Organization seeks to end human trafficking

A Thai government official met Thursday with local nonprofit organizations to learn how the U.S. is combating the problem.

One night, Elsa Batica answered a frantic phone call from a woman who whispered, “I need to get out of here.”

Sexually and physically abused by her husband and other men, the caller, a new immigrant from the Philippines, didn’t know who to ask for help. She was randomly flipping through the phone book trying to see if she could recognize a Filipino name.

She found Batica, who is the founding member the Filipino American Women’s Network Minnesota chapter, an organization that provides support for trafficked women and helps them escape from abusive partners.

As a part of the International Visitor Leadership Program, the Minnesota International Center invited Thai government official Ranee Wongprajuablap, who met Thursday with Batica’s FAWN and other local nonprofit organizations, to learn from the ways the United States is combating the problem of human trafficking.

The United Nations defines human trafficking as “the recruitment, transportation, transfer, harboring or receipt of persons, by means of threat or use of force.”

Trafficked women are promised a better life in the United States, but in reality they’re being sexually exploited, Batica said. She added that they usually don’t report incidents of abuse.

According to the Minnesota Office of Justice Programs, it’s estimated that between 14,000 and 17,000 people are trafficked in the United States each year. Human trafficking victims are men, women, children and teenagers from all over the world.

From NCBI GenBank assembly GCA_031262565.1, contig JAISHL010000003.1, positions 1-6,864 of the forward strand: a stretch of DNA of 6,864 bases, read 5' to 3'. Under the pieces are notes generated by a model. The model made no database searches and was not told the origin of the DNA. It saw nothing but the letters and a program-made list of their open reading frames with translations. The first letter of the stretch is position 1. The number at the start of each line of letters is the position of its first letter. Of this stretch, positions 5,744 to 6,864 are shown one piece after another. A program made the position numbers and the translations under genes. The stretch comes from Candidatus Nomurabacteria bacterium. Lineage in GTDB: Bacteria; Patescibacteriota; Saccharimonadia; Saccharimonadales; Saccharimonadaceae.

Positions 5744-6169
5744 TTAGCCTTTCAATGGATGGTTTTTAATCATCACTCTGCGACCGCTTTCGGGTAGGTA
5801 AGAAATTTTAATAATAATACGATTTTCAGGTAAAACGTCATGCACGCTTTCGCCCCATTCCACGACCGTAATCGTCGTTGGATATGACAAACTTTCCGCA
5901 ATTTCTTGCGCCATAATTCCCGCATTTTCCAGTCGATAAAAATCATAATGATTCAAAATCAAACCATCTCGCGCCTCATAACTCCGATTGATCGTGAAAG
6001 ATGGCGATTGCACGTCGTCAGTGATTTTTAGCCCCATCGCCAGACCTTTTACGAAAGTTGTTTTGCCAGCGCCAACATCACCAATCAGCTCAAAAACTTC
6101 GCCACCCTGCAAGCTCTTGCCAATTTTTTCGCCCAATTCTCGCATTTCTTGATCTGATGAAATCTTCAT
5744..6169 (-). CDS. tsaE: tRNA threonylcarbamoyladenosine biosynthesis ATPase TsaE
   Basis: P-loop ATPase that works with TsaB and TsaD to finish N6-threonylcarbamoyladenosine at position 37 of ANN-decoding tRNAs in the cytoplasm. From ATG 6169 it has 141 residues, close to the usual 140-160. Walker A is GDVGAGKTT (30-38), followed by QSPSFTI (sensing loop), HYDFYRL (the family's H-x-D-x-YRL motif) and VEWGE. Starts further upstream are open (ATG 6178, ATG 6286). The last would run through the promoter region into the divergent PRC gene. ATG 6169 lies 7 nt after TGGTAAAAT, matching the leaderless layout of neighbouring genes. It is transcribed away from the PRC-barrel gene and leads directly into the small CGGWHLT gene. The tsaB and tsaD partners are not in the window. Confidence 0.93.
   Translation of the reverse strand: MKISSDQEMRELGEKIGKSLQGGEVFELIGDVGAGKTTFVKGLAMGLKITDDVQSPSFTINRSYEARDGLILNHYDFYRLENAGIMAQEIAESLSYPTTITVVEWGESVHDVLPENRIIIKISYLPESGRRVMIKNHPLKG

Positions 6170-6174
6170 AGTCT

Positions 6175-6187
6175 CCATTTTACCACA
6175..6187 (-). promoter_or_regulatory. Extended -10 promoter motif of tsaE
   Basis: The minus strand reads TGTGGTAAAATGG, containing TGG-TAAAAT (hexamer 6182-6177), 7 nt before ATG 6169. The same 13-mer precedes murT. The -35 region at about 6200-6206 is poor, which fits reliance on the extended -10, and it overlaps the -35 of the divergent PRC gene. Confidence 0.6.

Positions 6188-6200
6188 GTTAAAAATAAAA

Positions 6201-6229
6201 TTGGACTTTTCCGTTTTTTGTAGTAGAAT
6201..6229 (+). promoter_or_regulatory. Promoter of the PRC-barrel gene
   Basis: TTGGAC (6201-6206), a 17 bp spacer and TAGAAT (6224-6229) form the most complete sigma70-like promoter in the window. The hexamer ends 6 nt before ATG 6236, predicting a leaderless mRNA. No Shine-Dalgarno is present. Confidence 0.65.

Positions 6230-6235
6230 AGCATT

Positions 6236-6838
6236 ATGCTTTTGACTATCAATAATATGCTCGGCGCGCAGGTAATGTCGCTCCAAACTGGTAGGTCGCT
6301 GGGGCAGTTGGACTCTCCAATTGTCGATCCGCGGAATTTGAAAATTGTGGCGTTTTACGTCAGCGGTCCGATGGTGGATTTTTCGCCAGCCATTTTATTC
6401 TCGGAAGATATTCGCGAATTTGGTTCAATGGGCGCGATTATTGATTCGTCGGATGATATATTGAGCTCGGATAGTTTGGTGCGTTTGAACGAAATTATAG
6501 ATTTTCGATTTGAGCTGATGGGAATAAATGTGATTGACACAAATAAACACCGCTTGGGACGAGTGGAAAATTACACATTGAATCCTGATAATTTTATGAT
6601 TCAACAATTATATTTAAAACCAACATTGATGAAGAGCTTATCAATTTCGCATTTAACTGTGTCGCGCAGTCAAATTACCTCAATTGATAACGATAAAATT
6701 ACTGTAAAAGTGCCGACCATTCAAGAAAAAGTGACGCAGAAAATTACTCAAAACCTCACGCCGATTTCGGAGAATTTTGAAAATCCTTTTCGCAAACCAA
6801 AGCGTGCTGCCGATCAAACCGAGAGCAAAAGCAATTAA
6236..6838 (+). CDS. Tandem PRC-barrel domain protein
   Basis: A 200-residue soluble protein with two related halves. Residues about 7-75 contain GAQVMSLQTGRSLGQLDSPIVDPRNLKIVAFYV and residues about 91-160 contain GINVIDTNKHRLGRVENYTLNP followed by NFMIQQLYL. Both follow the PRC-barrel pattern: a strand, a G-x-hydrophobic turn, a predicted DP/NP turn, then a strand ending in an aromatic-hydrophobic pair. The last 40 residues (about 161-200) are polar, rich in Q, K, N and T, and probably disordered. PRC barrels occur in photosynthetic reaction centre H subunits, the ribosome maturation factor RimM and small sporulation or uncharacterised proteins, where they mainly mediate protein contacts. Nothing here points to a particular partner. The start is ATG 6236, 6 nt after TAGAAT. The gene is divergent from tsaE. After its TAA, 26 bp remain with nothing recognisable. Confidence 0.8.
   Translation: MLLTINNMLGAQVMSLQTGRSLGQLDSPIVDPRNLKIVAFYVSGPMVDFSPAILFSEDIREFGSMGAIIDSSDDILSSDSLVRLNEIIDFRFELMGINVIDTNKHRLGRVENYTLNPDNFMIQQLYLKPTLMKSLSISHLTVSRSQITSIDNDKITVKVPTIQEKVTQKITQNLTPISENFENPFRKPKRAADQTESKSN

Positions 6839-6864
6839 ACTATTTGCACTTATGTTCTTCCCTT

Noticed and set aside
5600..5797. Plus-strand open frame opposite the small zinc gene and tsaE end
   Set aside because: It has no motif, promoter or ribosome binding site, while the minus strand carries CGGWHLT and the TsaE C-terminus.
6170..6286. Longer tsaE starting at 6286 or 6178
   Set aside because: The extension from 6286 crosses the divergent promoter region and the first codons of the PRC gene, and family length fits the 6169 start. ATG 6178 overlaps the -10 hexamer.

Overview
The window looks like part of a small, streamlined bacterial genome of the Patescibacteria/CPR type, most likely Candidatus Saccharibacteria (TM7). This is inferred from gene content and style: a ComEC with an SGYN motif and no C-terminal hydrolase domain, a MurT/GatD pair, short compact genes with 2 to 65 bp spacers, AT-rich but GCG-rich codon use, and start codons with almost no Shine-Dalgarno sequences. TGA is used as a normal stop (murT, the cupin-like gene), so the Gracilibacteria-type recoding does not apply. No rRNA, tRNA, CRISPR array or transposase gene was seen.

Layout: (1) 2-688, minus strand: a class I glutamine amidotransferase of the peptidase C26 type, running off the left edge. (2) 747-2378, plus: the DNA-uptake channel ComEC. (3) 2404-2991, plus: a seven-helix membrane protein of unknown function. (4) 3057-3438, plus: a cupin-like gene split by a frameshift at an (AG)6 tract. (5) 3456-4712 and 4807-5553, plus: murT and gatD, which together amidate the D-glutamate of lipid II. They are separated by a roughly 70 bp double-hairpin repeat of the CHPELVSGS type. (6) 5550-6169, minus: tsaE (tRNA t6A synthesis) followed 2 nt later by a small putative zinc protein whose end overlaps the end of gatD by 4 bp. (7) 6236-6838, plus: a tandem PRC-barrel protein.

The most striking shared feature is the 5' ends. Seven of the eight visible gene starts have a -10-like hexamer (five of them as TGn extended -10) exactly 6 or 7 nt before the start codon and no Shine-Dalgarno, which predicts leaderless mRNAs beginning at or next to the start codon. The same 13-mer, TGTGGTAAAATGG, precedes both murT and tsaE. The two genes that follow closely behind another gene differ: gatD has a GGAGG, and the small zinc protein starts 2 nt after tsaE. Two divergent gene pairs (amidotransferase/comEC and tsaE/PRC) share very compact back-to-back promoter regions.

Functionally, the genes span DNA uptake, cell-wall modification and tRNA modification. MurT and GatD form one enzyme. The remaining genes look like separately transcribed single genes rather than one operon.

Speaking about trafficked Asian women in the United States, FAWN member Corazon Brizuela said that many don’t realize they’re being exploited.

Local organizations like FAWN said they’re doing what they can to help human trafficking victims in Minnesota, but Batica said she wants to focus on the problem internationally.

“We’re trying to save them down the stream, but what’s going on upstream?” Batica said.

Before she came to Minnesota, Wongprajuablap visited Washington and New York on an invitation from the U.S. Department of State.

Wongprajuablap said she wants to see how the laws regarding human trafficking are implemented in the United States versus Thailand.

In addition to meeting with FAWN during her Thursday visit, Wongprajuablap also met with the Minnesota Department of Human Rights and the Civil Society in Minnesota.

She said she would like to see the cooperation between nongovernmental organizations and the federal government applied to Thailand.

According to, through which organizations come together to combat human trafficking, Thailand is a destination country for those trafficked from Cambodia, Laos, China, Russia and Uzbekistan for sexual and labor exploitation.

Wongprajuablap said she hopes Thailand and neighboring countries will work together to solve the human trafficking problem.